Yesterday I was invited as a mentor to the e:on :agile accelerator launchpad supported by google. It’s an one week bootcamp for early startups focusing on one separate topic each day.
A friend of mine did already mentored at the last launchpad in Düsseldorf and he introduced me to Marc, the Lead Mentor at the launchpad. We had a short introductory call last week and yesterday I joined the other mentors to help the participating startups on their journey.
Wednesday is Tech Day at launchpad events, but like with every other plan involving startups the plan changed midway, because almost all of the startups were not yet at point to talk deeply about any technological problems they are facing or going to be facing.
Which was actually a good thing, because as I was reading the startup descriptions while preparing for my day I was wondering if I’m even going to be able to help any of the startups, because most of them were in the hardware/IoT sector. But most of the session I had with the startups were still more about the business model and problem/solution where I could bring in my expertise better than in a tech discussion about transponders on top of drones or devices for smart grids.
What I liked about the mentoring philosophy presented by Lee is that, even though he also likes to get deep into technical problems, the first premise for Tech Day is to get the startups to abandon as much tech as possible. Which is especially important for startups which have a strong tech department within the founding team, because they tend to think that the tech will save the day when it is developed and fully polished. But almost always these teams tend to underestimate the time it takes and are getting attached to the technology they’ve build – I’m guilty of this myself too often. As a developer within a startup you should constantly evaluate if the tech is even needed, or if a Minimal Viable Product can be implemented without writing custom code.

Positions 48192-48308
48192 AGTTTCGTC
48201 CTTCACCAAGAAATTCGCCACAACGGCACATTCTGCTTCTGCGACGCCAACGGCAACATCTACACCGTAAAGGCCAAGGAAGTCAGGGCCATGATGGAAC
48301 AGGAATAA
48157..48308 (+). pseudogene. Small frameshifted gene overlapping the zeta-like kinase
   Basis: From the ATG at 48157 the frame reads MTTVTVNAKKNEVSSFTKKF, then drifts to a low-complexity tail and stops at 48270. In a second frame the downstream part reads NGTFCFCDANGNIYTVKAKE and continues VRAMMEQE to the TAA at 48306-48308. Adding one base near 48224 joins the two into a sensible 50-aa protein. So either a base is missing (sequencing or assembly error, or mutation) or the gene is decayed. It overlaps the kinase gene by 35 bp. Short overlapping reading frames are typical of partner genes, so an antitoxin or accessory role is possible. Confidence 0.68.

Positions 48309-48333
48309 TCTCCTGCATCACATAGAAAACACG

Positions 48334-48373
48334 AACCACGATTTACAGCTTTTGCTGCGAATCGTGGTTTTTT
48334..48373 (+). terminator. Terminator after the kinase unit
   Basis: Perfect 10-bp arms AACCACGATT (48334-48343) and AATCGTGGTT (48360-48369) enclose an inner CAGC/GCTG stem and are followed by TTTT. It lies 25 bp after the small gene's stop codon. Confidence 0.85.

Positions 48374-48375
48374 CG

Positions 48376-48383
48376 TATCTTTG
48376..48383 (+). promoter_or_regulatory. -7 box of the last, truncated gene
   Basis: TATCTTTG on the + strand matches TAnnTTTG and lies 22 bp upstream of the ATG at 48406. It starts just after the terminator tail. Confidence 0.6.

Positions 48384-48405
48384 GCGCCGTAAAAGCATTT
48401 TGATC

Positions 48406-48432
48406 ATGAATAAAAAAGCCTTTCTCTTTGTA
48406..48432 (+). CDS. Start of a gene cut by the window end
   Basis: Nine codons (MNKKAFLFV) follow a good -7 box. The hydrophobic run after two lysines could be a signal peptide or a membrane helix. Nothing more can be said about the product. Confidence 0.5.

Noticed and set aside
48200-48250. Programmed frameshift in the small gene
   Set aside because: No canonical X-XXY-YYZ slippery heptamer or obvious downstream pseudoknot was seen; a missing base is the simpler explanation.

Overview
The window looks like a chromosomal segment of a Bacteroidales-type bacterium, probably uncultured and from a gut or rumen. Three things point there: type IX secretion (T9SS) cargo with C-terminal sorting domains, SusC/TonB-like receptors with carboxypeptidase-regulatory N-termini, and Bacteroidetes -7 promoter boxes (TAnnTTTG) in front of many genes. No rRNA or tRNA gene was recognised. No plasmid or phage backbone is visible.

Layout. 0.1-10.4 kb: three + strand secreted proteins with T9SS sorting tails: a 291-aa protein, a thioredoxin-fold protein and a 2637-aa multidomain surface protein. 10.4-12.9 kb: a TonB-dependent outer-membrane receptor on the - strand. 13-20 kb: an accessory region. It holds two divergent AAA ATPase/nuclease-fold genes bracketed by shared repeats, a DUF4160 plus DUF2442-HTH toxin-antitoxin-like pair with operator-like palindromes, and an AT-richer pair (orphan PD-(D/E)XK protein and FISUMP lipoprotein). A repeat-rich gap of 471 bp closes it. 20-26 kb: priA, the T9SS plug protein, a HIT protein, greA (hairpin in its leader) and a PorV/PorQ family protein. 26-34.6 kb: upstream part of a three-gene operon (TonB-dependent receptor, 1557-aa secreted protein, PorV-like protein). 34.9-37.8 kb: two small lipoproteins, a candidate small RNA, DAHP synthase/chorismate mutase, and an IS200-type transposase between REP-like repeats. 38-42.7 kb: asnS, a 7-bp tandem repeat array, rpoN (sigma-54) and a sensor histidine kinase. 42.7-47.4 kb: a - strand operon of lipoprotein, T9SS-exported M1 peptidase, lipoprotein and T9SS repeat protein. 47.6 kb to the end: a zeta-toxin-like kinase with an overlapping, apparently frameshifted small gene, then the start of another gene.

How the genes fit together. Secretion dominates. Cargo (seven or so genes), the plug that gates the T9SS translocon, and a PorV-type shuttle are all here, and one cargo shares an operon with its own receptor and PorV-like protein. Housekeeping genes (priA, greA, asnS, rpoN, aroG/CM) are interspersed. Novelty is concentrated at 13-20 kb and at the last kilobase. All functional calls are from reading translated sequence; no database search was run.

For me it was the first time at a launchpad and also the first event where I was coaching real startups, that are already working on their idea for some time and not only helping teams to find a nice sounding business idea to explore. This has it’s own challenges. Mentoring at this stage has to be more direct, honest and sometimes brutal, because some companies already invested much time and also money into their current state of the business. If there are any problems with the any part of the business regardless if it’s product-market-fit, customer segment, technology or business model they have to be address and fixed as soon as possible. But on the other hand you can’t be too direct, otherwise the startups stop to listen to your feedback and that’s not helpful either.
It’s a strange feeling to be told “He crushed us. Multiple times. Thanks for that”.
The guys from launchpad have a good structure for the coaching, because the day started with a mentor briefing sessions with all of todays mentors. There the Lead Mentors Marc and Lee told us about the state of the startups from the prior evening, if the pivoted yet and if so why and what the next tasks for the startup should be or how we could help them. Then we matched the startups to the mentors – each mentor got two slots of one hour each.
There was also already an extensive spreadsheet with all the mentors feedback from all previous slots from the first two days, which helped a lot in determining what the progress of the startup was and how they took the feedback.
After the first slot the two mentors had a short handover talk, this helped to cut the ramp-up time for the second mentor short and enabled to startup to get out the most of the mentor session.
In general I think we could help most of the startups and it was cool to geek-out over beer with a bunch of tech mentors in the mentors room.
Due to the short notice of the collaboration I had already plans yesterday evening and I could not join the Launchpad Open Night to get to know all of the participants and mentors better, but I hope that I can join the next Launchpad as a mentor again.